The Okavango Delta: A Safari Symphony

By Abi King | Africa

Aug 26
Close up of African Frog on a Mokoro Safari in the Okavango Delta

Safari in the Okavango Delta

Inside a Mokoro

Despite the stillness of the water, there’s no sound of silence. Insects skim across the reeds with a soft buzz and woodpeckers tap against acacia trees. Birds chatters in all directions – yet the loudest by far are the doves.

Chu charra, chu charra.

“Work harder, work harder,” says Rodger, slipping a pole into the delta and easing us forward.

“Drink lager, drink lager,” says another guide, Amos, illustrating a different point of view.

From where I’m sitting, level with the water in a slender mokoro, I hear something else. Botswana, Botswana, Botswana.

The Okavango Delta from the air by @insidetravellab

The Okavango Delta

Eight hundred miles from the Atlantic and a thousand from the Indian Ocean, the Okavango Delta looks like a miniature version of the earth from the air, an expanded jigsaw of land swirls amid deep and spreading blue.  Its water seeps up through the soil, having landed as monsoon rain a thousand miles north in Angola. It’s long been protected, both by government intervention and because its soggy, swampy nature makes building roads here impossible.

To get this deep into the delta, we’ve flown from Maun in a four-seater Cessna, a tiny contraption  that trembled during the descent as though in awe of the expanse below. An elephant greeted us on the runway and warthogs scuttled past us in the camp.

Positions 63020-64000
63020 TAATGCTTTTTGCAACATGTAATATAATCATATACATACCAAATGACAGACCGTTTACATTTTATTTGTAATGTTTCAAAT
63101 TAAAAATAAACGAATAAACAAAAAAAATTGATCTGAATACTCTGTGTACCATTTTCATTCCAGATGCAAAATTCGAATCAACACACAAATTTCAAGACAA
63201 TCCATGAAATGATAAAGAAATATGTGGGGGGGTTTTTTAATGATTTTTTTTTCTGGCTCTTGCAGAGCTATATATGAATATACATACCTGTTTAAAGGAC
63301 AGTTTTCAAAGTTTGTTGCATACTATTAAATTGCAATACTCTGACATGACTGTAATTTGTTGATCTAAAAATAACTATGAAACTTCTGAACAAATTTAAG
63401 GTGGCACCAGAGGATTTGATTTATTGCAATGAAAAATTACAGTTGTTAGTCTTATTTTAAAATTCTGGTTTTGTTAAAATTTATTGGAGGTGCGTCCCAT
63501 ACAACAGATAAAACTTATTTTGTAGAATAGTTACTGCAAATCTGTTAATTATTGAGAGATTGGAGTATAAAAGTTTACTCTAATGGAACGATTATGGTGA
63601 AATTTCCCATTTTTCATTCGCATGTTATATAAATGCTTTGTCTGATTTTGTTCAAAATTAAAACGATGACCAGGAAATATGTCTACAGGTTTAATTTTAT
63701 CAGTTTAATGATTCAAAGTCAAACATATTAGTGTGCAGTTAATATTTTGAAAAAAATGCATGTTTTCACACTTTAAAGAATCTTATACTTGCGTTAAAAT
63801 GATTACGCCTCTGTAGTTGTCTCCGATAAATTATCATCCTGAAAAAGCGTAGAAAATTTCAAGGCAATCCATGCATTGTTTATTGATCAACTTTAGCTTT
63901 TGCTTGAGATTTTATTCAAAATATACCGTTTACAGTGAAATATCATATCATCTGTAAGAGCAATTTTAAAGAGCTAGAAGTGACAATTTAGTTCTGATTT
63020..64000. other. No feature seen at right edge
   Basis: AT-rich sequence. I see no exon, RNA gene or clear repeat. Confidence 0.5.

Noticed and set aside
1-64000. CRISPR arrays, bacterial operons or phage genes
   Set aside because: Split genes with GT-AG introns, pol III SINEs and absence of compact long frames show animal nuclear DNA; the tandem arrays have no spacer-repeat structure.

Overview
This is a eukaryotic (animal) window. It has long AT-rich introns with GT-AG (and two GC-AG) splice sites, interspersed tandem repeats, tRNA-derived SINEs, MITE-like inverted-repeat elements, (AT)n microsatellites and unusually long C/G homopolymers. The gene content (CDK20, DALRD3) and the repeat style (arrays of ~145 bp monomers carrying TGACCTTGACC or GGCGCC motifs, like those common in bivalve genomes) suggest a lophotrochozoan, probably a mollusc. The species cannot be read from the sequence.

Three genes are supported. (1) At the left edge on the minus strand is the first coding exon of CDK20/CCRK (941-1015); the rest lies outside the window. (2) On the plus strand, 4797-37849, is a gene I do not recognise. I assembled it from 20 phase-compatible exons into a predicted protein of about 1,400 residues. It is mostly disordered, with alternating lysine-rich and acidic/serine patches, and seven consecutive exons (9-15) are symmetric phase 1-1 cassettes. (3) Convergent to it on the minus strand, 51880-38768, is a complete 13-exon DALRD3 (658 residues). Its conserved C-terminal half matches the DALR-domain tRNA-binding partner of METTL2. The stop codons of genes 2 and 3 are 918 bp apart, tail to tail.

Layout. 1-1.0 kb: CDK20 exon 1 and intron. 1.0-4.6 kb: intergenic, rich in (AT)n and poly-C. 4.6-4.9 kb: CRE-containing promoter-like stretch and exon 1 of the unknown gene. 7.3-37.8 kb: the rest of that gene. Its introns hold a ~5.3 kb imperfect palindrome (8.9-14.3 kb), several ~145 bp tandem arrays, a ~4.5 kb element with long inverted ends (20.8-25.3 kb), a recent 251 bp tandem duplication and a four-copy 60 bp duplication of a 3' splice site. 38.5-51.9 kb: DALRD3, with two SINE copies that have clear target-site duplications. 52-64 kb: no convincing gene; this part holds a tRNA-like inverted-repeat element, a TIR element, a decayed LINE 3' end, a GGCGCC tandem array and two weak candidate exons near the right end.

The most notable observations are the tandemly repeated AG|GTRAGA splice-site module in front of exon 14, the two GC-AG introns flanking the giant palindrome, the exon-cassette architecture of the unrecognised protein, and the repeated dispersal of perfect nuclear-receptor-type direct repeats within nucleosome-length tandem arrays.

Conservation in Botswana

Botswana takes its wildlife pretty seriously. Even on foot, guides can’t carry firearms for self-defence, only a gunpowder-laced contraption that resembles a syringe. When an elephant veers too close to the camp, a single empty gunshot rips through the vast sky.

Should an elephant charge, or a hippo rear up from the water, our survival depends on our behaviour, we are told. Stand still, stay quiet – and if told to run, try not to fall into an aardvark hole.

Not everyone is reassured.

Elephant in the Okavango Delta - safari

Ride Elephants

“Why not take a gun with you?” asks one member of our camp. “If you killed something by accident, what’s the worst that could happen?”

“A lifetime in prison,” comes the reply.

There’s a rare moment of silence before we climb aboard.

Stand still, stay quiet – and try not to fall into an aardvark hole.

Mokoro on the Delta